In memory of Mark Dvoretsky, Legendary Chess Trainer (1947-2016)

By Davide Nastasio

At the moment, I am writing about a funny occurrence regarding this tragic circumstance. Today is September 26th , 9:00 am, and I received the terrible news of Dvoretsky’s death through a message by GM Shankland which was sent via FB.   To avoid being the victim of a misunderstanding, I always check my sources, especially before publishing something of this level. Now, we all take Wikipedia as our reliable encyclopedic source, but strangely in the earlier posting Dvoretsky’s death is dated for tomorrow–September 27th!

I went to check the original source, and I guess the Wikipedia editors are even more rusty than me in Russian, since it is clearly written September 26th!




There is, however, another reason we do know Dvoretsky died on September 26th, because his death was commemorated with one minute of silence at the beginning of the Tal’s memorial, an amazing tournament which remembers one of the best chess players of all time.

This legendary trainer, the one we should all learn from with his wonderful books, is dead at a relatively young age, since for a man in Western civilization, 68 years old is a kind of premature death.  The average should be at least around 79.

I feel saddened, because about 15 days ago I began to see a video series on the endgames made by Dvoretsky in collaboration with GM Gustafsson.  I was quite pleased to see him in a video, and inside I thought, “I wish he will make many more videos, since I really like his personality, and the stories he tells….” Unfortunately, we never know when Death will take us.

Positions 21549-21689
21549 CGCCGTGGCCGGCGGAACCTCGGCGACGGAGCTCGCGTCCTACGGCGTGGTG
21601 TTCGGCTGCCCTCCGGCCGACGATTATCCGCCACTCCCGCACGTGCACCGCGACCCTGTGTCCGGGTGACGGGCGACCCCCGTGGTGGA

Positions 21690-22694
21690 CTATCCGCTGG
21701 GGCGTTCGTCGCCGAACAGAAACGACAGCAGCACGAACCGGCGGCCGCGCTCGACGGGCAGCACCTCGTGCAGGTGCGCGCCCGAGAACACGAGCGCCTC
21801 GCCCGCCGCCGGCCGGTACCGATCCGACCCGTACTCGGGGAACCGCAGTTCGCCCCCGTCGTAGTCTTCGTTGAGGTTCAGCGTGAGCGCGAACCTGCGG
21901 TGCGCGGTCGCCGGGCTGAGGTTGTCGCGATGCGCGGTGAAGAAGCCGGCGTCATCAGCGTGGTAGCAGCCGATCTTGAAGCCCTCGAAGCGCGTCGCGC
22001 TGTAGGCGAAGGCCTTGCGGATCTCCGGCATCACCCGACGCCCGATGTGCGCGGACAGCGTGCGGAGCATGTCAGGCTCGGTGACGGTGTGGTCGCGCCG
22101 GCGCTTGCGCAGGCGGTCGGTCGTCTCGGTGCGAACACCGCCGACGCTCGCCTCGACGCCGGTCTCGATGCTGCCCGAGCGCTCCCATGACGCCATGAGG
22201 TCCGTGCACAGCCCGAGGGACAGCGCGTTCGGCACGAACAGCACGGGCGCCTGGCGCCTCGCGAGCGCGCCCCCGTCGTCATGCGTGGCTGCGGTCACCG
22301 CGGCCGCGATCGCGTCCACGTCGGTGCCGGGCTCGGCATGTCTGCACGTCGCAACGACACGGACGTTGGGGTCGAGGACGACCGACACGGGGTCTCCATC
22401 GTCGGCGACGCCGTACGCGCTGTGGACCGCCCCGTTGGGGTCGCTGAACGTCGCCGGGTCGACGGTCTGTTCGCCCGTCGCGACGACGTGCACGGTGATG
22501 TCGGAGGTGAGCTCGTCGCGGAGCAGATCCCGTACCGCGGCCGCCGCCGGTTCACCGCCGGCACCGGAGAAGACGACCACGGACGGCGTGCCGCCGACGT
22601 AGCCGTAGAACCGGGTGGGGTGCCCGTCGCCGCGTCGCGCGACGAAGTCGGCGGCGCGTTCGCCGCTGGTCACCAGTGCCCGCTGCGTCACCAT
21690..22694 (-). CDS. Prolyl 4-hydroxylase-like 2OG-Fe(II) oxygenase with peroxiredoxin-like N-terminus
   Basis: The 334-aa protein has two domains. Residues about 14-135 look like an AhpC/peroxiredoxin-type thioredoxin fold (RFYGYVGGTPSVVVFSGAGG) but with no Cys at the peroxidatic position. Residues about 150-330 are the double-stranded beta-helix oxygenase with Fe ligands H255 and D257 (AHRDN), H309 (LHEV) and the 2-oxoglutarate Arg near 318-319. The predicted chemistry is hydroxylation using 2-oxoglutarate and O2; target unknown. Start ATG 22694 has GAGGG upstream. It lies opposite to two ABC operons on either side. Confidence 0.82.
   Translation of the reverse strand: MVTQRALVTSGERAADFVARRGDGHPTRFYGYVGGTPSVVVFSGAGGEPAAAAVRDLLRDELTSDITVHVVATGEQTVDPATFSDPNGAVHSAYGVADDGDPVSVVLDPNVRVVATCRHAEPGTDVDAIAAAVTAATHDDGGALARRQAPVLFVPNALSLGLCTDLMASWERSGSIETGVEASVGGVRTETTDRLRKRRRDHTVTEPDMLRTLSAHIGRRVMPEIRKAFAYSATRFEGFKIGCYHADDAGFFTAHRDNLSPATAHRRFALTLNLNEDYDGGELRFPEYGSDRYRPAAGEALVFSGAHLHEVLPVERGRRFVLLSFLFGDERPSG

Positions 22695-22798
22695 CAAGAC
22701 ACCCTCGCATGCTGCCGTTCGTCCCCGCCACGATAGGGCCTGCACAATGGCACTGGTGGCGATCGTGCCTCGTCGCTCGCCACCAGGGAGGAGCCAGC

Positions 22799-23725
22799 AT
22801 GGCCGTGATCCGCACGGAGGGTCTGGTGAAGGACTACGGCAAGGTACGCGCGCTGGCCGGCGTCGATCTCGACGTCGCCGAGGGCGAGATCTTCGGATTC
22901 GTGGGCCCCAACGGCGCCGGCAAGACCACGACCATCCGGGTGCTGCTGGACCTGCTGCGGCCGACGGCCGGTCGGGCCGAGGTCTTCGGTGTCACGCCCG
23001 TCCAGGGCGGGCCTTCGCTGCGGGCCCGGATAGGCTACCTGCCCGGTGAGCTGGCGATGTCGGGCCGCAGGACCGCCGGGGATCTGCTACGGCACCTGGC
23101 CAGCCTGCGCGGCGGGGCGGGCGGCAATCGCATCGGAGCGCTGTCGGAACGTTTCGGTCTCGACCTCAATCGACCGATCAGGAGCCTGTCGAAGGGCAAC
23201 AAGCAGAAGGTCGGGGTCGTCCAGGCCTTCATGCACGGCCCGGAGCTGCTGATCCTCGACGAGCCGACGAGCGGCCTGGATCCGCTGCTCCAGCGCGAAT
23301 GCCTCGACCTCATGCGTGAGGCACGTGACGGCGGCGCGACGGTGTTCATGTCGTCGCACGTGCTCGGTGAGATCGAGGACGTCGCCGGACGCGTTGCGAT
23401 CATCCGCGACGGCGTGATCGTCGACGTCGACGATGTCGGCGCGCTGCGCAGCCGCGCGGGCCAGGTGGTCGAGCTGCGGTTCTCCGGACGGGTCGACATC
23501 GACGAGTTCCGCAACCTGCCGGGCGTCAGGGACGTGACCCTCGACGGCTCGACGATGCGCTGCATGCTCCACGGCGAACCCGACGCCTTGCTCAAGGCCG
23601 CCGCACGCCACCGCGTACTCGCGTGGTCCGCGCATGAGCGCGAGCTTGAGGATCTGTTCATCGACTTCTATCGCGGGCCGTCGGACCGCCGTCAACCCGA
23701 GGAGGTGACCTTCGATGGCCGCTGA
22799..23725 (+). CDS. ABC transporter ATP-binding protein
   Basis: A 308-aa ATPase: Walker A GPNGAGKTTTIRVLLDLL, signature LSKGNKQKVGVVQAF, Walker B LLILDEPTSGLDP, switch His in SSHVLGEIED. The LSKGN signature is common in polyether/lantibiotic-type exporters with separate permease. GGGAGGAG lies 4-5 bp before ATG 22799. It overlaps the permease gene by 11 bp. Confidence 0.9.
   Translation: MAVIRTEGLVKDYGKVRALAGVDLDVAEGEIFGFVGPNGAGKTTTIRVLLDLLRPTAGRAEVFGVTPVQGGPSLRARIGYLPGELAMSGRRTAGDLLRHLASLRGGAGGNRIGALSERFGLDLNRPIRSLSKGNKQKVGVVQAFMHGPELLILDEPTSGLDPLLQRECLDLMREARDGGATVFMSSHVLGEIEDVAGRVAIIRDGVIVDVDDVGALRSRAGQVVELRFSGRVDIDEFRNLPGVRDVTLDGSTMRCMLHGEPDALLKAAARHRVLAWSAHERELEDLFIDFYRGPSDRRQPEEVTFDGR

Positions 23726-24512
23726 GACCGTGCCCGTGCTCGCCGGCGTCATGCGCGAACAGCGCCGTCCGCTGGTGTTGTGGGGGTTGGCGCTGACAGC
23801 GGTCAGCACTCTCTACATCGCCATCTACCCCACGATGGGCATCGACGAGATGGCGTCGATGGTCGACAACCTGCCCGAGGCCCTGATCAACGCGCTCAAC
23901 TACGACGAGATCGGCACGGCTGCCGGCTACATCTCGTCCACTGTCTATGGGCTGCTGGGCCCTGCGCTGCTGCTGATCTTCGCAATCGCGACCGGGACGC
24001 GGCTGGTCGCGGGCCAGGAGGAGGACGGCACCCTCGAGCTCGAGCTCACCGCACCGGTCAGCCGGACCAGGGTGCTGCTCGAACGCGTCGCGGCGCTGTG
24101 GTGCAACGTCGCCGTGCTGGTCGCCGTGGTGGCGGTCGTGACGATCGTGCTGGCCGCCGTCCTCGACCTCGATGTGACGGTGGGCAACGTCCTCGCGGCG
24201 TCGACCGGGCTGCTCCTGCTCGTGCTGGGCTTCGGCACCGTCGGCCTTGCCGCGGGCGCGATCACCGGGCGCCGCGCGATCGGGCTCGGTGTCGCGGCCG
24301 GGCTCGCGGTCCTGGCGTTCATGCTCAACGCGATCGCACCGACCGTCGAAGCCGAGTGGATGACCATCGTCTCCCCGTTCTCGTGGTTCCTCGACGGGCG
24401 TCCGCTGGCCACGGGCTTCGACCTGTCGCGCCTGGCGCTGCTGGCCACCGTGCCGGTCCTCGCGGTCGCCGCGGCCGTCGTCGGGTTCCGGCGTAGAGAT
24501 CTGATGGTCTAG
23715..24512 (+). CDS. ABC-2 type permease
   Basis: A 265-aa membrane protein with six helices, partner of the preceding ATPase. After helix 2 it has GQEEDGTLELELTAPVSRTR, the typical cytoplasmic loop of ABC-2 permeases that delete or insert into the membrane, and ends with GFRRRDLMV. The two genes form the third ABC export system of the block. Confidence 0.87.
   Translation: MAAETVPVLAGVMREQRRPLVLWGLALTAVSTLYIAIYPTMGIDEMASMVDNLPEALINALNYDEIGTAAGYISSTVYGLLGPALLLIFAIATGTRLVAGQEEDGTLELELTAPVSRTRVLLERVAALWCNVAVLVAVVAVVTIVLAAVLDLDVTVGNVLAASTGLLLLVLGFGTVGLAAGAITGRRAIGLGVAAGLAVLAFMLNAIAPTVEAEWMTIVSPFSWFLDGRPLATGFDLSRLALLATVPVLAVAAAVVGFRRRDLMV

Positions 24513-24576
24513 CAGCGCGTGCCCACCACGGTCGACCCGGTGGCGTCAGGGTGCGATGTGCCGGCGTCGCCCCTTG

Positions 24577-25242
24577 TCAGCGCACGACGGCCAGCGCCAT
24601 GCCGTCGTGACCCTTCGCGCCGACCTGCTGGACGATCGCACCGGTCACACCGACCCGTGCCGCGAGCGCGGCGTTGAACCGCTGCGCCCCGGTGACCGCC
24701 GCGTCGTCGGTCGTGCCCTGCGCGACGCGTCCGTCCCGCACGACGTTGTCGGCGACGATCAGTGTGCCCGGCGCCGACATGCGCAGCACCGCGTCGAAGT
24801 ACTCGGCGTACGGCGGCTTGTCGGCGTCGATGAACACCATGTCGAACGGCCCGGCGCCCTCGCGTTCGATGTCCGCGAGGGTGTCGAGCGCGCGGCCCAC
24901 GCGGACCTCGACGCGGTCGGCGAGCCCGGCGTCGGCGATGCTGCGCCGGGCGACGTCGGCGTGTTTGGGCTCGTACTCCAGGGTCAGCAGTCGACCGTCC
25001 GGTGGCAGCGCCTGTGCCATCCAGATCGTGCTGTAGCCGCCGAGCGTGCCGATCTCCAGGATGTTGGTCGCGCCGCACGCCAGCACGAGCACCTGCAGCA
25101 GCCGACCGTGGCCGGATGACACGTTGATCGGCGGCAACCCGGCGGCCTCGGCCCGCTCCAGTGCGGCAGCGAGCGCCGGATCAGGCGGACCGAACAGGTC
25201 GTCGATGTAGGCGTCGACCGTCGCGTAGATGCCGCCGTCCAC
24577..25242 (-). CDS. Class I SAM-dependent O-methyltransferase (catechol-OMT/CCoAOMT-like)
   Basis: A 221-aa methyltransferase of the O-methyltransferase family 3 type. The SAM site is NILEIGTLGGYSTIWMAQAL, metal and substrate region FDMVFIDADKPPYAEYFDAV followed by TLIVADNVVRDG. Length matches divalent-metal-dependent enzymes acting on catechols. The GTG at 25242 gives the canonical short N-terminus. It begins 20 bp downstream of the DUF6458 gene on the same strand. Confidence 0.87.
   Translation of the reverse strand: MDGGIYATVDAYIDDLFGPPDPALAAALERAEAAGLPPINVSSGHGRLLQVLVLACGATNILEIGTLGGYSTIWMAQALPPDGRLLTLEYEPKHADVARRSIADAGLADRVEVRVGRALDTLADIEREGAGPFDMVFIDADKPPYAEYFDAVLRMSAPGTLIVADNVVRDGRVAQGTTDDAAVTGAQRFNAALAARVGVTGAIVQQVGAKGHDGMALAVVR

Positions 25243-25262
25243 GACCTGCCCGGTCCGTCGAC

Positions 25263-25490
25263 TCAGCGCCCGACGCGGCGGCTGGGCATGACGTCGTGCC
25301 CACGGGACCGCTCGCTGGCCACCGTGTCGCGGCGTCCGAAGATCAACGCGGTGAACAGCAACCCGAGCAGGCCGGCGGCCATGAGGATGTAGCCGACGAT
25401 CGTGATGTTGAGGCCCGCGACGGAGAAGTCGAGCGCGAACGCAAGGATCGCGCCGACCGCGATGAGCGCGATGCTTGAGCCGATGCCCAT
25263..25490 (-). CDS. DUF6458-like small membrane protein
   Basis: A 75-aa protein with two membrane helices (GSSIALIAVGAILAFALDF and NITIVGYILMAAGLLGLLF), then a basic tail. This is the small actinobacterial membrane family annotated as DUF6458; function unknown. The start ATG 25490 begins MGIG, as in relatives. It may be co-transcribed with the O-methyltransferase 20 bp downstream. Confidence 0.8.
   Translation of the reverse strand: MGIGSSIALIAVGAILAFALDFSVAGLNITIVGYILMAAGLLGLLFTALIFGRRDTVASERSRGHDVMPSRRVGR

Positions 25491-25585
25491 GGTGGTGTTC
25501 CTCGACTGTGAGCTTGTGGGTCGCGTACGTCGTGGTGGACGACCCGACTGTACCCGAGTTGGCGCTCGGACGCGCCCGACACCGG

Gustafsson and Dvoretsky


But who was Dvoretsky? We are lucky, because after writing a dozen books on how to train and improve our chess, he also wrote two books which can be considered an autobiography! They are a great memoir that every chess player should read!




But let’s begin by presenting a class player and trainer that was known worldwide. Dvoretsky was born in Moscow in 1947.  He became Moscow champion in 1973, and in 1975 he was awarded the IM title.  One of his greatest performances was the 1974 USSR championship, in that time likely the strongest tournament in the world, where he achieved fifth place.

Here is an example of his play in that year, where with Black he wins easily against one of the best players in the world:




Clearly that year was his maximum splendor.  The following game is nearly a miniature victory against a former world champion!




At a certain point, near the GM title (in that time quite more difficult to obtain than nowadays) he decided to become a chess trainer, and some of his most famous students are names known to everybody: Artur Yusupov (with whom he also wrote books), Alexey Dreev, Sergey Dolmatov, Nana Alexandria, just to mention a few!

Dvoretsky’s most famous book is the Endgame Manual, which has reached already the fourth edition, and which is a MUST read for every serious player.




It is said that Kasparov, when he received this book, read it all, and surely he knows his endgames.  One of the composers I love most, Grigoriev, was also the source of exercises in the Endgame manual, like the following where White has to move, and win!




Dvoretsky is sadly missed, and many top chess players have already expressed their grief and sadness through social media.




Rest in peace dear Mark.  We will all keep you in our prayers, and thoughts!


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